Low neurotransmitter levels benefit people with brain damage

September 10, 2014 - 06:30

It’s easier to rehabilitate brain damage patients when they have lower levels of a neurotransmitter that affects brain activity.

Far from all brain damage patients get enough out of rehabilitation. A new study suggests reducing neurotransmitter levels in the brain can improve some patients' rehabilitation. (Photo: Shutterstock)

Scientists from Aarhus University have demonstrated that brain damage patients benefit more from rehabilitation when they have lowered levels of the neurotransmitter GABA in the damaged areas of the brain.

“A fall in GABA concentrations have previously been connected with increased learning ability but now we can see it’s also connected with better rehabilitation results," says study author Jakob Udby Blicher, associate professor at the Centre for Functionally Integrative Neuroscience at Aarhus University Hospital.

GABA affects brain activity by inhibiting communication between brain cells. When GABA concentrations are reduced in an area, it opens up for more activity. This can strengthen already existing connections between cells, in some cases new connections may even arise -- and this is how it can affect the results of rehabilitation, say Blicher.

"Our study has lead us to believe that a lower amount of GABA benefits the patient,” he says, adding that reducing the amount of GABA in the damaged area could be an idea for future treatment.

“This would help people with brain damage get more out of rehabilitation,” said Blicher. “That’s what we're studying now."

The paper was recently published in the journal Neuralrehabilitation & Neural Repair.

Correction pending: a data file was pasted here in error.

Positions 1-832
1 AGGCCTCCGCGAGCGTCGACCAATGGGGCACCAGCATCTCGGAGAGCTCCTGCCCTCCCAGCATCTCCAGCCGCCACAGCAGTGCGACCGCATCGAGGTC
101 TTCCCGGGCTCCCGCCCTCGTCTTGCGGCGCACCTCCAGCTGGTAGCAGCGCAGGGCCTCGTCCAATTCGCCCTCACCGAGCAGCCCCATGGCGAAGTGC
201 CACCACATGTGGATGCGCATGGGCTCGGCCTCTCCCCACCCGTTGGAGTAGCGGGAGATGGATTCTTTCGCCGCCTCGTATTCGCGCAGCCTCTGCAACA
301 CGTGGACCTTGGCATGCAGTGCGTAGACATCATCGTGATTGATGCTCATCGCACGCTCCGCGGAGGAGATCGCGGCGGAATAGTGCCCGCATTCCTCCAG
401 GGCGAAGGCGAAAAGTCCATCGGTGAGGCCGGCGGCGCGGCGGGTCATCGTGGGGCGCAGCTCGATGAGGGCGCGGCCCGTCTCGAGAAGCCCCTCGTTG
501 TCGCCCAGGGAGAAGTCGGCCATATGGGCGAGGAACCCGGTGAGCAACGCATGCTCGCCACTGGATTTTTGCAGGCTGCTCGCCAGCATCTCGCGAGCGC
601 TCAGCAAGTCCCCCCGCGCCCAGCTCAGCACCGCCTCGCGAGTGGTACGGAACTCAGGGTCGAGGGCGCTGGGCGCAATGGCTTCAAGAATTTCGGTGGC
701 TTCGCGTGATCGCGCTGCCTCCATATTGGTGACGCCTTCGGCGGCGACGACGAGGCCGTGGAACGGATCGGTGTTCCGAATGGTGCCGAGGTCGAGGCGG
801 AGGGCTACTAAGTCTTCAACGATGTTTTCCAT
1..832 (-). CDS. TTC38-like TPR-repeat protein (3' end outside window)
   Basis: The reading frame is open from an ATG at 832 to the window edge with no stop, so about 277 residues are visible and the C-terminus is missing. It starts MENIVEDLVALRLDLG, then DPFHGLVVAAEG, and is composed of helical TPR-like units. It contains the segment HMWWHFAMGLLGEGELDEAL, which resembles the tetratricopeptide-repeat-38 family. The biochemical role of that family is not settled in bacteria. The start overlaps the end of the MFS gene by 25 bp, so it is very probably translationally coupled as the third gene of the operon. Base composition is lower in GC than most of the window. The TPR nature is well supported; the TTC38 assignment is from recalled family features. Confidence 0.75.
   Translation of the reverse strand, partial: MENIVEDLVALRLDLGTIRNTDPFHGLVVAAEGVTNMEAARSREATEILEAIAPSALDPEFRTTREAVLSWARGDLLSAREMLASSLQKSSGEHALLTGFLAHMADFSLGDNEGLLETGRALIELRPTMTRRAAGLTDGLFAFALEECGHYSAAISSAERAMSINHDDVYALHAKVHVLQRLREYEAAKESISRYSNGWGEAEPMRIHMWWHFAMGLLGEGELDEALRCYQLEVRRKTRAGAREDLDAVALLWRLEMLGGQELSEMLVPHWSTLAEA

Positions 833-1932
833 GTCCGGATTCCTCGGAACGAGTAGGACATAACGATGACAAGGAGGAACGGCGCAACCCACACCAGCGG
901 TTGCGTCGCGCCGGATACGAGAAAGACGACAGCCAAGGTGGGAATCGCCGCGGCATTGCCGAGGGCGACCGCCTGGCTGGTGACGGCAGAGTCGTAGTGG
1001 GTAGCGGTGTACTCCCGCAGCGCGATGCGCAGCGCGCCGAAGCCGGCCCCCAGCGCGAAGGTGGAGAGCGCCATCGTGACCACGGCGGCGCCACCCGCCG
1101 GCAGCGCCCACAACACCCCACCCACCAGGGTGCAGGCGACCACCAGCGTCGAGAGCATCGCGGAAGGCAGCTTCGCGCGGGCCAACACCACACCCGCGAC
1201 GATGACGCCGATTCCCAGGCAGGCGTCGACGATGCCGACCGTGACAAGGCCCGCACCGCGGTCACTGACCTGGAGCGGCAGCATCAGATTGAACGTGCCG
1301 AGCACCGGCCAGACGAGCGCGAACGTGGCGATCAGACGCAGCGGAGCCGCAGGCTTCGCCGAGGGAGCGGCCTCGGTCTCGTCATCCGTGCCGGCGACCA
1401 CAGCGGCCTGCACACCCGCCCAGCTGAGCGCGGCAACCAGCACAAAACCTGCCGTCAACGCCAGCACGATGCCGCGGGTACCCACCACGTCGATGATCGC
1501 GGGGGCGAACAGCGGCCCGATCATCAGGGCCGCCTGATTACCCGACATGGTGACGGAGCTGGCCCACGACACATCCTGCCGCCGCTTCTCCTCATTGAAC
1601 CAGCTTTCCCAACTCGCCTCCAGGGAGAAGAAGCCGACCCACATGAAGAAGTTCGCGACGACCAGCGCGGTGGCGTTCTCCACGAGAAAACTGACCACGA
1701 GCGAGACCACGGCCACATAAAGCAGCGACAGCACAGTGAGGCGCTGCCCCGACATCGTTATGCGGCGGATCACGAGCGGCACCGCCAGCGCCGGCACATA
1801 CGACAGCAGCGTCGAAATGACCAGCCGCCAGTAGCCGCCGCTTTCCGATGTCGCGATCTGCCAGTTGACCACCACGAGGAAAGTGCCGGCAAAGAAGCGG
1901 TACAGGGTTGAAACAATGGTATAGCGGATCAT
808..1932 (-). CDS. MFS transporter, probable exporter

Professor: study not conclusive

Before there can be talk of any new kinds of treatment, the effect GABA has on rehabilitation has to be studied further, says Professor Jesper Mogensen, head of the Unit for Cognitive Neuroscience at the Department of Psychology, University of Copenhagen.

Facts

GABA (an abbreviation of gamma-aminobutyric acid) is an inhibitory neurotransmitter. It is found primarily in the brain where it is created in the neurons.
The neurotransmitter inhibits the transmission of electrical impulses between the cells and thereby helps the brain focus on certain tasks.

It’s definitely a plausible theory that reduction of GABA concentration can improve patient rehabilitation but the causality is still too weak, he says.

"We still don't know if it’s the fall in GABA level that helps rehabilitation or whether it’s because of the training itself," he says, adding that this must be studied further.

However, says Mogensen, the study is a step towards understanding what happens in the brain during rehabilitation and the result fits well with previous research.

“The better we understand the mechanism, the better we will become at designing the right rehabilitation and treatment for the individual patient," says Mogensen.

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Read the original story in Danish on Videnskab.dk

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Translated by
Michael de Laine